Back to Children's Moral Instruction
Peabody: As all are aware, the sexes and various
classes require different educations. What
is suitable for a boy is not suitable for a girl and what is necessary for the
nobility is not always a demand on the gentry.
Lady Befuddled: Yes, this I know. And having set it out, I will tell you, for my son Thomas I intend fully to raise him as a nobleman. For although we are of the gentry, Thomas is first born and will inherit our property and land. This inheritance gives him the opportunity to rise above his current station.7
Peabody: And once there he will have certain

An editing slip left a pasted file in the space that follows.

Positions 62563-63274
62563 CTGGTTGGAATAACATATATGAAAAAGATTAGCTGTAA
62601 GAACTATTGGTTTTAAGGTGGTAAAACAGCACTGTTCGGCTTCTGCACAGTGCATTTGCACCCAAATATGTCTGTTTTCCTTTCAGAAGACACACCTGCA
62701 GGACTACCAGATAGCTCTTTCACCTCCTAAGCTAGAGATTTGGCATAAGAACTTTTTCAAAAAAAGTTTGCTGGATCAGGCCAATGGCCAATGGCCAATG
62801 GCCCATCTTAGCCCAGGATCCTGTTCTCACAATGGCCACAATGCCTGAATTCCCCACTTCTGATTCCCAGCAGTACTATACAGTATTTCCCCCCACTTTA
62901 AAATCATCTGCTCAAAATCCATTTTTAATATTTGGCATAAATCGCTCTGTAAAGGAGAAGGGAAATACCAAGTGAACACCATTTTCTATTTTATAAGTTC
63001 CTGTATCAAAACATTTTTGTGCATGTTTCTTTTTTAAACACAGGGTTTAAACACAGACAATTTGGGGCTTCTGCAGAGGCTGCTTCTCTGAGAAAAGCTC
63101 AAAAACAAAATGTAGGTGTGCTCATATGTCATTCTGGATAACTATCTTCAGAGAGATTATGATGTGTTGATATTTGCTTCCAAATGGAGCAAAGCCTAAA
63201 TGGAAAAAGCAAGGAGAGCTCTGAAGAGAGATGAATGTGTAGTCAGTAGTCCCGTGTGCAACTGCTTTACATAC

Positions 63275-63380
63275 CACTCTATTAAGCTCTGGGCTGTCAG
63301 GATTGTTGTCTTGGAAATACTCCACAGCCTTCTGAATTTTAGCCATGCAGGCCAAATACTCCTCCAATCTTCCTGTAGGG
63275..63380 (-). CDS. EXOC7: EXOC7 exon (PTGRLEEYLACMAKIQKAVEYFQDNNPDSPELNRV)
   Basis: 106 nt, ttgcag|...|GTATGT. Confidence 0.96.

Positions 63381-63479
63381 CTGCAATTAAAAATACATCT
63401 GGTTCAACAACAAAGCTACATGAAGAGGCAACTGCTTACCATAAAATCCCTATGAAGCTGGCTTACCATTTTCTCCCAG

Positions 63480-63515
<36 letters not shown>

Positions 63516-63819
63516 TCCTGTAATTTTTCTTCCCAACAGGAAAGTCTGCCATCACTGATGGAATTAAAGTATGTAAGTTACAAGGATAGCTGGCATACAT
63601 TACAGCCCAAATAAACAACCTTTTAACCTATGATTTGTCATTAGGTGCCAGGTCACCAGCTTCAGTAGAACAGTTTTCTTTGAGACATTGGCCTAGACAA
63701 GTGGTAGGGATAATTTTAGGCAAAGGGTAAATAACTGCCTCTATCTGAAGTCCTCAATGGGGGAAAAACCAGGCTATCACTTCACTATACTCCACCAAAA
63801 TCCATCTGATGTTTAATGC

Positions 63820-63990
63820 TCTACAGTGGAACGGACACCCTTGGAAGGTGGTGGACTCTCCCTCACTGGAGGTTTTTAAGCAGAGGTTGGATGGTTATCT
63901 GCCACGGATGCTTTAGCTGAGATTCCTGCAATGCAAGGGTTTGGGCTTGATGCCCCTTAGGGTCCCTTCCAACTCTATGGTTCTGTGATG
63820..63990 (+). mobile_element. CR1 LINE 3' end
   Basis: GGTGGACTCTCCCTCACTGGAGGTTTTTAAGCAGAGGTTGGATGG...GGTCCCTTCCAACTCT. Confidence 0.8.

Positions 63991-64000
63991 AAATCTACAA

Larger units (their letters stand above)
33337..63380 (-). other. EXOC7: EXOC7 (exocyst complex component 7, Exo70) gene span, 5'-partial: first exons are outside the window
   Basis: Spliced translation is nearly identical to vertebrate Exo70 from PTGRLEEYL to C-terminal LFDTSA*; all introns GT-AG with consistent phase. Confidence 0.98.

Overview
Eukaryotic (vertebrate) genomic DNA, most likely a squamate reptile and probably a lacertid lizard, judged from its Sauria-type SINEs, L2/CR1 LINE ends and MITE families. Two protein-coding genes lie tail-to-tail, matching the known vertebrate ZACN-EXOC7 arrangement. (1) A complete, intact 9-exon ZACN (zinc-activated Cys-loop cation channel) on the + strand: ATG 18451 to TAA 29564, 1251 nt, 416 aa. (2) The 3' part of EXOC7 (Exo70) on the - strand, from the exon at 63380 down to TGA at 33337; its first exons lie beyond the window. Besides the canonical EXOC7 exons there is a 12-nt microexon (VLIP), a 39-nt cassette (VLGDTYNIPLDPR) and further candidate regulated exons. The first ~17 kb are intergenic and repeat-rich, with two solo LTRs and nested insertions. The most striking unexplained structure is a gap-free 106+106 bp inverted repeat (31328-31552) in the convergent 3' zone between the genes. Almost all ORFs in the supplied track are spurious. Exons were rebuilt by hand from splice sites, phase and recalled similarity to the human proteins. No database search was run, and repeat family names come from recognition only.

responsibilities and authority. With
this authority it is essential that he be aware of the required education for
the nobility in addition to the gentry. Likewise,
since it is possible he will be marrying into either class, it is important he
be fully aware of the requirements and demands placed on his future bride.
Taking a look at James Nelsonís An Essay on the Government of
Children7, the different requirements for
men and women are
Lady Befuddled, although slightly off the current course of conversation, I would like to recommend to you never to push Thomas too hard
or demand that he do his work. If
you insist Thomas read such and such many pages a day or overflow his senses
with too many mathematic formula he will lose all desire for education and wish
only to play. However, if you work
to give study a non-obligatory aura, Thomas will view it as pleasure and,
without the insistence of another, move himself to excel5.
All children like to read when it is not demanded.